Four Recent Studies On The Rapid Adoption Of Social Media By Financial Advisors And Investors - Financial services social media consultant Augie Ray highlights on his blog a number of recent studies showing how both advisors and their clients are adopting social media. The first is a report from Forrester last year, which found that the payments advisors received from clients was far more correlated with the number of social media interactions than with the number of in-person or by-telephone touches (which doesn't necessarily prove that social media "causes" more revenue, but at least reveals that more frequent social media interactions between advisors and clients are associated with greater revenue). The next report comes from Accenture, which surveyed advisors last fall and found that social media is helping to forge deeper client relationships and more frequent interaction, noting that 60% of advisors have daily contact with clients through social media and 77% affirm that it helps with client retention (74% report that it helps increase AUM). The third study, from Brunswick Group, found that an increasing number of investment professionals are reading blogs (52% in 2013 vs 47% in 2010), using social media for information (30% in 2012 vs 11% in 2010), and 56% said the role of digital and social media in the investment decision process is increasing. The final research paper, from Cogent, surveyed affluent investors directly and found that a significant number use blogs and social media, including 34% that specifically use those channels for personal finance and investing, 41% who find investing information there (even if not originally looking for it), 36% said social media research has caused them to reach out to their adviser to ask questions, and a whopping 7 out of 10 wealth investors who use social media for investment research have changed investment providers or reallocated investments based on something they read on social media.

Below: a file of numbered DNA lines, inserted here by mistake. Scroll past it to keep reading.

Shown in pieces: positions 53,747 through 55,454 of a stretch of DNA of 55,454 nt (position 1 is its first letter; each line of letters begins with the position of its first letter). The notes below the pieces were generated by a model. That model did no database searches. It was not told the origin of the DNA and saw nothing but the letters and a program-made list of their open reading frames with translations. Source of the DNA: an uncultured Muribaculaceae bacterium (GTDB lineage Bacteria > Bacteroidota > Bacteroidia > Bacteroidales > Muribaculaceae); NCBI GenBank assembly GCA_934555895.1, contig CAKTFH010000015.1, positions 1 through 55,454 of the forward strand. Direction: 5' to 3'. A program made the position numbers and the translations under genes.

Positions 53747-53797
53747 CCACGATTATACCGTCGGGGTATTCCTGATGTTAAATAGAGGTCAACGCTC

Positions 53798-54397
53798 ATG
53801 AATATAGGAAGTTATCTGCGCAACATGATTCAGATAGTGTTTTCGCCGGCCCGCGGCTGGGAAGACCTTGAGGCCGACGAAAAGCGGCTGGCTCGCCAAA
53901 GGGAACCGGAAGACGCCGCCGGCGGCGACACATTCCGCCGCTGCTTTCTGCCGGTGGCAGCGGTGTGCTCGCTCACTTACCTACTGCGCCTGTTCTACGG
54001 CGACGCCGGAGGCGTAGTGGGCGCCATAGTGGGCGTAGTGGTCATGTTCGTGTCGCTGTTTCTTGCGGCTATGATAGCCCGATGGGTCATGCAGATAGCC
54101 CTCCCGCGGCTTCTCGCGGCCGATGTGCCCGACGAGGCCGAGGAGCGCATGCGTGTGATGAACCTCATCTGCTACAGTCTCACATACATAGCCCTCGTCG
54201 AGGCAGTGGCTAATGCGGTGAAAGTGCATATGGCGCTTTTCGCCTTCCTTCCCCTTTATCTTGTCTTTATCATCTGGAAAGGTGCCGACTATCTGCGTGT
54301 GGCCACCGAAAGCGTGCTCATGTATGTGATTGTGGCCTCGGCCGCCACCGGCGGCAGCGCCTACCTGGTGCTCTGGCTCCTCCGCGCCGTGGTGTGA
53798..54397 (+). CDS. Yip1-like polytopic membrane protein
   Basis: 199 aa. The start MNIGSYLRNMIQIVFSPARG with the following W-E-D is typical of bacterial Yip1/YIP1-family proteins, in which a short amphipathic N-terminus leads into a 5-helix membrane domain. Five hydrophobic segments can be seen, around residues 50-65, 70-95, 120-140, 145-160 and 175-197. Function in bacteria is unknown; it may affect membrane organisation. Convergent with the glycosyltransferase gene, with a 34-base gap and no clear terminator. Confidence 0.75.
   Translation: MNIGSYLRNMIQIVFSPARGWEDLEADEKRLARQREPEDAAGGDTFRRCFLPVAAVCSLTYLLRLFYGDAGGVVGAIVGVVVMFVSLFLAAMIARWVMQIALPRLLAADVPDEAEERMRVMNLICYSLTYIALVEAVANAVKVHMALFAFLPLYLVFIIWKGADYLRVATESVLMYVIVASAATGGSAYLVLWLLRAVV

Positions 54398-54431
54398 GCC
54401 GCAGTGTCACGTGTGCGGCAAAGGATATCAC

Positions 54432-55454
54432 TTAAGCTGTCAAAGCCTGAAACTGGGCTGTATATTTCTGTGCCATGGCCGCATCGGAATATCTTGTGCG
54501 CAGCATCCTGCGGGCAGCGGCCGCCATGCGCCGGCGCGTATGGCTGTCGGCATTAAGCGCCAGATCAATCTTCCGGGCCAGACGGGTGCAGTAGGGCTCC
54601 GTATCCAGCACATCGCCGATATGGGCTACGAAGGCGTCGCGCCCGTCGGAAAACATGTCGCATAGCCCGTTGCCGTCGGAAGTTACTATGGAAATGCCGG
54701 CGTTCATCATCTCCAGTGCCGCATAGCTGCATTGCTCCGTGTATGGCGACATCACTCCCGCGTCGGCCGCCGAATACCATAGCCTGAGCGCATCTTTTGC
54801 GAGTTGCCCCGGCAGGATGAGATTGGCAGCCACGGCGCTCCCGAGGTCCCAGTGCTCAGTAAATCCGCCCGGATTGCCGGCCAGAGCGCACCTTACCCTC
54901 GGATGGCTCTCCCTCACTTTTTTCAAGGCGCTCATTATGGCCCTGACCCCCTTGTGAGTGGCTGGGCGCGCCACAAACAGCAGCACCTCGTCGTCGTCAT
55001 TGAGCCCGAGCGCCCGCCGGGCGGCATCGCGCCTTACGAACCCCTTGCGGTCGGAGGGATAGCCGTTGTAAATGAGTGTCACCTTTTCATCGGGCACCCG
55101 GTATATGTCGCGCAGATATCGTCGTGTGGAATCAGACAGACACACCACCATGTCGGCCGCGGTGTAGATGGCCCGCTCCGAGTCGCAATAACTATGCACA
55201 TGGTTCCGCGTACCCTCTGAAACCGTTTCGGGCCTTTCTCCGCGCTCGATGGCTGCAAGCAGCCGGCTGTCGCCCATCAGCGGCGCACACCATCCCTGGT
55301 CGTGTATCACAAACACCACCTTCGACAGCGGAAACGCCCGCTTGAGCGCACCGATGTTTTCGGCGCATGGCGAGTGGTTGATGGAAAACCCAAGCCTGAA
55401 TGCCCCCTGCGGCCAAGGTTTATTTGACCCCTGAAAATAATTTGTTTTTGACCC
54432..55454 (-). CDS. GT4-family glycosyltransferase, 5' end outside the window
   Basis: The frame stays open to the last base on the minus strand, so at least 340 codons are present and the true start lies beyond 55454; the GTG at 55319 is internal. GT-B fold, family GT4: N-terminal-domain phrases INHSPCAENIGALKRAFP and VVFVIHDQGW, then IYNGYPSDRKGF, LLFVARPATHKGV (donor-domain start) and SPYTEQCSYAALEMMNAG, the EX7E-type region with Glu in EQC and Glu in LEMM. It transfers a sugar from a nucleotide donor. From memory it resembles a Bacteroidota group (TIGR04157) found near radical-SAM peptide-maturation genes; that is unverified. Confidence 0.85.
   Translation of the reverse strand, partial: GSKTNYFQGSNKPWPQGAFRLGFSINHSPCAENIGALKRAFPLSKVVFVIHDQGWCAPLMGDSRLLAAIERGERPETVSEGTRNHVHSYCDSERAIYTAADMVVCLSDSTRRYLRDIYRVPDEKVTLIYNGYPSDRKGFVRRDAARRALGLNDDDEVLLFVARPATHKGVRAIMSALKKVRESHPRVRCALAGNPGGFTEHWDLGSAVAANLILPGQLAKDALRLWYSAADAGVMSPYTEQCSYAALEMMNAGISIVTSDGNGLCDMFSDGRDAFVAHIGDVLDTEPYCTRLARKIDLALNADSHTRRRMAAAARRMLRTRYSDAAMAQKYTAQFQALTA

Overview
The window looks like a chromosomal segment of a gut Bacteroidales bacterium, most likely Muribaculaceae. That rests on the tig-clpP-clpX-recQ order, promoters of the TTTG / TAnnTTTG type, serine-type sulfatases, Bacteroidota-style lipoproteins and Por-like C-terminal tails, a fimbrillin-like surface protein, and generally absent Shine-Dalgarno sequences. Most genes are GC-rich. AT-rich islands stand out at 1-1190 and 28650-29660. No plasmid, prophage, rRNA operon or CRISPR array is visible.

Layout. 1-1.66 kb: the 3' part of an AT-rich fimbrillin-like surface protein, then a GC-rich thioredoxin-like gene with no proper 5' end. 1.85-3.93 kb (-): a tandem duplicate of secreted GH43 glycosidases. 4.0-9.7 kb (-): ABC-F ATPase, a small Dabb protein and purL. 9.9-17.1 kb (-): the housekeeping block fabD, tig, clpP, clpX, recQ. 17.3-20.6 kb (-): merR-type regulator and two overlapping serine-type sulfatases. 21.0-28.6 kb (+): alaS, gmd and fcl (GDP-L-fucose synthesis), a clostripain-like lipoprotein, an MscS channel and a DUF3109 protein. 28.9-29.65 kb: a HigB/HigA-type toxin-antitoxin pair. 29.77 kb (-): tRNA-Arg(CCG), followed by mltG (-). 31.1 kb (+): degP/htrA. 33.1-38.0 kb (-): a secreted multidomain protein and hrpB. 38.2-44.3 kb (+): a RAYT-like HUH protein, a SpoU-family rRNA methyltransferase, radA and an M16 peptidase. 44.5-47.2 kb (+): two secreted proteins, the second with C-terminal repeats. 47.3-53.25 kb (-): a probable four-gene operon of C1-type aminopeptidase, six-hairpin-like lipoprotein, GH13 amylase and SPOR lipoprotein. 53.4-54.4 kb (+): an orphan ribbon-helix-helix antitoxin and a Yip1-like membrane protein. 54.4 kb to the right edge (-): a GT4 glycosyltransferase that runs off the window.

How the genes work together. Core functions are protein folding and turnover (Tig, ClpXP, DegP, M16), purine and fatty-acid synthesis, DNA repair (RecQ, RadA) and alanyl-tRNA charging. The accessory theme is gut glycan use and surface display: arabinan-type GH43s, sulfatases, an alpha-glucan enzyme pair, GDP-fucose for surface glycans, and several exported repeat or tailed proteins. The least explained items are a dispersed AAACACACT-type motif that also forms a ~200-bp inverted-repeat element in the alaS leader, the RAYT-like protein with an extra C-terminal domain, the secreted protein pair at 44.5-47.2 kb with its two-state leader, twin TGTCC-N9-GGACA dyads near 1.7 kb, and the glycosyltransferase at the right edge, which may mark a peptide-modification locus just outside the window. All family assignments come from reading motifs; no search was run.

Wall Street Vs. Its Employees' Privacy - From the Wall Street Journal, this article looks at how state efforts to block companies from monitoring employees' personal social media are coming into conflict with securities regulators... and as a result, a coalition of regulators and industry groups are trying to get states to carve out an exemption for certain financial firms to still be allowed to review employee Facebook and Twitter accounts. The concern is that with the speed of information on social media, employers may be unable to oversee and prevent fraud if they cannot monitor what employees are pitching to investors. Several states, including California, Illinois, Maryland, and Michigan have already adopted social media privacy law, and legislation has been introduced in 35 states since the beginning of the year, but FINRA has asked lawmakers in about 10 states to make changes to their proposed legislation. On the other hand, the ACLU notes that we'd balk if an employer insisted that it wants to review your photo albums weekly or listen in on your dinner party conversation, suggesting that monitoring an employee's personal social media presence is similarly inappropriate. Nonetheless, the industry notes that given current rules from regulators requiring monitoring, states that pass social media privacy rules against employers - as California recently did - put employers in an untenable position where, due to the conflict between regulators and states, the rules/laws of one or the other must be violated.